Indiana life insurance CEO says deaths are up 40% among people ages 18-64 | Indiana

     (The Center Square) – The head of Indianapolis-based insurance company OneAmerica said the death rate is up a stunning 40% from pre-pandemic levels among working-age people. “We are seeing, right now, the highest death rates we have seen in the history of this business – not just at OneAmerica,” the company’s CEO Scott Davison said during an online news conference this week. “The data is consistent across every player in that business.” OneAmerica is a $100 billion insurance company that has had its headquarters in Indianapolis since 1877. The company has approximately 2,400 employees and sells life insurance, including group  

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  • Insurance

    There’s still time to get health insurance through the public exchange

    FatCamera | E+ | Getty Images Open enrollment for the public health insurance marketplace lasts a month longer than usual this year — which means there’s still time to get coverage. Through Jan. 15 — unless your state has a different closing date — you and your family can sign up for a plan through the federal marketplace (or your state’s, if it has one) if you need health insurance. The exchange also will alert you if you qualify for Medicaid instead or if your kids could qualify for the Children’s Health Insurance Program, otherwise known as CHIP. “Marketplace coverage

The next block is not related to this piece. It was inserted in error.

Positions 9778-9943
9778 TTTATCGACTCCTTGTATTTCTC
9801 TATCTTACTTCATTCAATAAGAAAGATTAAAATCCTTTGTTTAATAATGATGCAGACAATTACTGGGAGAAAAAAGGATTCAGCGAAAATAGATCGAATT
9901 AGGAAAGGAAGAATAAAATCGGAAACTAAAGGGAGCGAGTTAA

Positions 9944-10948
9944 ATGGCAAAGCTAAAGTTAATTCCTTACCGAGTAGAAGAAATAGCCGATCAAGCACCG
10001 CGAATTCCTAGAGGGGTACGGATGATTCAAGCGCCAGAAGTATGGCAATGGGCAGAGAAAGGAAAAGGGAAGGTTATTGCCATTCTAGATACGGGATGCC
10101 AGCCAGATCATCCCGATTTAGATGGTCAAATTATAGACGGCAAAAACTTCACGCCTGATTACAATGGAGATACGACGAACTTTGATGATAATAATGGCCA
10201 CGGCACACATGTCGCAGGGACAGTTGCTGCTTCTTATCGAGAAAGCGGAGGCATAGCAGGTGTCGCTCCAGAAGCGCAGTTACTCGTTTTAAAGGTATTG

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  • Insurance

    Insurance commission transparency law kicks in Monday but questions remain

    A new law directing health insurance companies, agents and brokers to disclose their commissions goes into effect Monday, though there still is uncertainty about how to comply.  The penalty for noncompliance could be $100 a day based on rules established under the Employee Retirement Income Security Act, though the federal government hasn’t explicitly said so, says Ronnell Nolan, the Baton Rouge-based president and CEO of Health Agents for America.  Nolan says Department of Labor officials have told her the law duplicates a similar rule for the financial industry, “so we can somewhat copy what they’re doing.” “But it’s not really  

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  • Insurance

    Covid’s mental health toll makes therapists hard to find. Insurance companies make it harder.

    Ask anyone about a recent experience trying to find a therapist and you will be regaled with stories of unreturned calls, long waitlists and hopelessness. If they need a therapist who takes insurance, the stories quickly become nightmares. The unrealistic expectation set by insurance companies that a quick fix is possible means therapists almost always need to fight lengthy battles to extend coverage. As a therapist myself, I have heard firsthand the anguish of people searching for treatment. I, too, have struggled to identify providers with appropriate expertise and availability as the demand for mental health services has exploded during